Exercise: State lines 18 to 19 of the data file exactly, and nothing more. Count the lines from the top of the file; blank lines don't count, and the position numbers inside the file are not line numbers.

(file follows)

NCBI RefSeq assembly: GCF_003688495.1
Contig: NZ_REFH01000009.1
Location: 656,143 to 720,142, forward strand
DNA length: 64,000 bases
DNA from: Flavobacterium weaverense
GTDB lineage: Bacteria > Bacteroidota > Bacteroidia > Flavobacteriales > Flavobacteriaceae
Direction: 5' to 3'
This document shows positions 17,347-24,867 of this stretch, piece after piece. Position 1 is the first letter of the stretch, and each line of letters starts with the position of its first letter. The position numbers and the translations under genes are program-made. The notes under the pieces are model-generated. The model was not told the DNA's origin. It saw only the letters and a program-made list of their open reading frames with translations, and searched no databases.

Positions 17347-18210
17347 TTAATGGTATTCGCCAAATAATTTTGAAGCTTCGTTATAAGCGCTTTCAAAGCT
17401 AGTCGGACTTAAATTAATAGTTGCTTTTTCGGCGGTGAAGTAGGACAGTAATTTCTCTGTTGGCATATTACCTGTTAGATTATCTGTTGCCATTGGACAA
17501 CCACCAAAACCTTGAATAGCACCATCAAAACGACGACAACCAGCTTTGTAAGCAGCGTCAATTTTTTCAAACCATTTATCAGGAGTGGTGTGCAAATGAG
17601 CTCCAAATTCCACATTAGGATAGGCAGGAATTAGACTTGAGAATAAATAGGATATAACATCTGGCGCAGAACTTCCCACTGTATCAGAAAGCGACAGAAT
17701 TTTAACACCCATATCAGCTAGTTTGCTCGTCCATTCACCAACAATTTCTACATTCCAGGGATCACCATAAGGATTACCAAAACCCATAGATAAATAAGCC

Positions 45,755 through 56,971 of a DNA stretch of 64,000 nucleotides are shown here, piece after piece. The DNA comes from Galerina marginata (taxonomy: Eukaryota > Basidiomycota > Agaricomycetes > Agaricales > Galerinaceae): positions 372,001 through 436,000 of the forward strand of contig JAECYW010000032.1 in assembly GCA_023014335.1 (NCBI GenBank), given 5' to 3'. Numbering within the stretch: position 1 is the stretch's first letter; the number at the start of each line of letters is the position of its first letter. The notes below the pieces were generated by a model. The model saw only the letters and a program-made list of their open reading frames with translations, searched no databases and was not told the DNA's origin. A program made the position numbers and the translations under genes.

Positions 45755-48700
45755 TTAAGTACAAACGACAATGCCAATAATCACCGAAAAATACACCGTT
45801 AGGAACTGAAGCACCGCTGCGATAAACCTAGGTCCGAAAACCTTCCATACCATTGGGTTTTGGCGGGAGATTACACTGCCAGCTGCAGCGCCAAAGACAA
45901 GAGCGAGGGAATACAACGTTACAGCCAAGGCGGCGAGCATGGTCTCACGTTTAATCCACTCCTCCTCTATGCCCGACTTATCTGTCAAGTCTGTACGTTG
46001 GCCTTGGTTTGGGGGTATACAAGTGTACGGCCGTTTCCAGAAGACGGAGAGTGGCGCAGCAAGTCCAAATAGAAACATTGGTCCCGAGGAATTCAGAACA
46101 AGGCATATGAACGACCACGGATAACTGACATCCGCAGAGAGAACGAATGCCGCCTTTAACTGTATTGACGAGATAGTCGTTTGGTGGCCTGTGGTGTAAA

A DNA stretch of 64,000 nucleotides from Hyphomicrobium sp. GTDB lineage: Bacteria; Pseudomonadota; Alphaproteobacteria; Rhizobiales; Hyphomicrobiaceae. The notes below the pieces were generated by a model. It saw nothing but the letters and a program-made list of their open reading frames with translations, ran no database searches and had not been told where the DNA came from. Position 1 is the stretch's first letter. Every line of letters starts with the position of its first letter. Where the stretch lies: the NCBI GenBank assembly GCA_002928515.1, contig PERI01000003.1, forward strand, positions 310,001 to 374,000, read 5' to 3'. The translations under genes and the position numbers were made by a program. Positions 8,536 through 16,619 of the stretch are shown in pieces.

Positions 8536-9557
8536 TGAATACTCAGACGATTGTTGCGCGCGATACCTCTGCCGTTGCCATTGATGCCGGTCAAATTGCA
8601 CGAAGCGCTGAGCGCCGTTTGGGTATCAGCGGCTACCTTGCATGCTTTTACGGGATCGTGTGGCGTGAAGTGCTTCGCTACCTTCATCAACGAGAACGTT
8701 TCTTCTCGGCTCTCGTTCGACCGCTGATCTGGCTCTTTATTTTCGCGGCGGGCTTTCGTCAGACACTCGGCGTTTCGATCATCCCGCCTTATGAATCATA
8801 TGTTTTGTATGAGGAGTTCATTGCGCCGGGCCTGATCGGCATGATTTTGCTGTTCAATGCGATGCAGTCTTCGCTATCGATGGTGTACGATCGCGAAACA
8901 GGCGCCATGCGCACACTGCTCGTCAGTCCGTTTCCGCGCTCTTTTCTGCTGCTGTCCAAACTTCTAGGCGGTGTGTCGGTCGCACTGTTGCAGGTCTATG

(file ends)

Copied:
45801 AGGAACTGAAGCACCGCTGCGATAAACCTAGGTCCGAAAACCTTCCATACCATTGGGTTTTGGCGGGAGATTACACTGCCAGCTGCAGCGCCAAAGACAA
45901 GAGCGAGGGAATACAACGTTACAGCCAAGGCGGCGAGCATGGTCTCACGTTTAATCCACTCCTCCTCTATGCCCGACTTATCTGTCAAGTCTGTACGTTG